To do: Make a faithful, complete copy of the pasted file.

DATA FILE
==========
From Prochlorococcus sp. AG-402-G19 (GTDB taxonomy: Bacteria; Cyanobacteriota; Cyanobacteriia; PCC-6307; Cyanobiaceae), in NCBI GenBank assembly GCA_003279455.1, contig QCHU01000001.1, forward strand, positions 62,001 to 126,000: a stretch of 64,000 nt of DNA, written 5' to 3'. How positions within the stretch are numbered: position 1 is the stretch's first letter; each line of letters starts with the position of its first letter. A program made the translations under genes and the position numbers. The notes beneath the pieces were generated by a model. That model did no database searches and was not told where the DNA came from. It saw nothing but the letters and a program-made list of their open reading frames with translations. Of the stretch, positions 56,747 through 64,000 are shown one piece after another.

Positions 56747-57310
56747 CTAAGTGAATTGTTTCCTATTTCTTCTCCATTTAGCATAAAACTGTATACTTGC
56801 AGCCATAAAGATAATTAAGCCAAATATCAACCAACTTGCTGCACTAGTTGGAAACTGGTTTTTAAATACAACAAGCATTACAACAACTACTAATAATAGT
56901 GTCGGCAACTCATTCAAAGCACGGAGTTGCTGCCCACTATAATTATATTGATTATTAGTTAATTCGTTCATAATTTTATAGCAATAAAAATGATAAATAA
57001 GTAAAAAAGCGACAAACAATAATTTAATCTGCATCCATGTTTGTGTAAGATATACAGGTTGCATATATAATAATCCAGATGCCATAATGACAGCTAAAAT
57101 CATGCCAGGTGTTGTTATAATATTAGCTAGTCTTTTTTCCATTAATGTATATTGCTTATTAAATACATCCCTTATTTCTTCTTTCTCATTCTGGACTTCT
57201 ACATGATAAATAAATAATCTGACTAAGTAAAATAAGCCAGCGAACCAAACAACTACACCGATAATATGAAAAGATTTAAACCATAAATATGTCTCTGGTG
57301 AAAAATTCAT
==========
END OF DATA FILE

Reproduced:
From Prochlorococcus sp. AG-402-G19 (GTDB taxonomy: Bacteria; Cyanobacteriota; Cyanobacteriia; PCC-6307; Cyanobiaceae), in NCBI GenBank assembly GCA_003279455.1, contig QCHU01000001.1, forward strand, positions 62,001 to 126,000: a stretch of 64,000 nt of DNA, written 5' to 3'. How positions within the stretch are numbered: position 1 is the stretch's first letter; each line of letters starts with the position of its first letter. A program made the translations under genes and the position numbers. The notes beneath the pieces were generated by a model. That model did no database searches and was not told where the DNA came from. It saw nothing but the letters and a program-made list of their open reading frames with translations. Of the stretch, positions 56,747 through 64,000 are shown one piece after another.

Positions 56747-57310
56747 CTAAGTGAATTGTTTCCTATTTCTTCTCCATTTAGCATAAAACTGTATACTTGC
56801 AGCCATAAAGATAATTAAGCCAAATATCAACCAACTTGCTGCACTAGTTGGAAACTGGTTTTTAAATACAACAAGCATTACAACAACTACTAATAATAGT
56901 GTCGGCAACTCATTCAAAGCACGGAGTTGCTGCCCACTATAATTATATTGATTATTAGTTAATTCGTTCATAATTTTATAGCAATAAAAATGATAAATAA
57001 GTAAAAAAGCGACAAACAATAATTTAATCTGCATCCATGTTTGTGTAAGATATACAGGTTGCATATATAATAATCCAGATGCCATAATGACAGCTAAAAT
57101 CATGCCAGGTGTTGTTATAATATTAGCTAGTCTTTTTTCCATTAATGTATATTGCTTATTAAATACATCCCTTATTTCTTCTTTCTCATTCTGGACTTCT
57201 ACATGATAAATAAATAATCTGACTAAGTAAAATAAGCCAGCGAACCAAACAACTACACCGATAATATGAAAAGATTTAAACCATAAATATGTCTCTGGTG
57301 AAAAATTCAT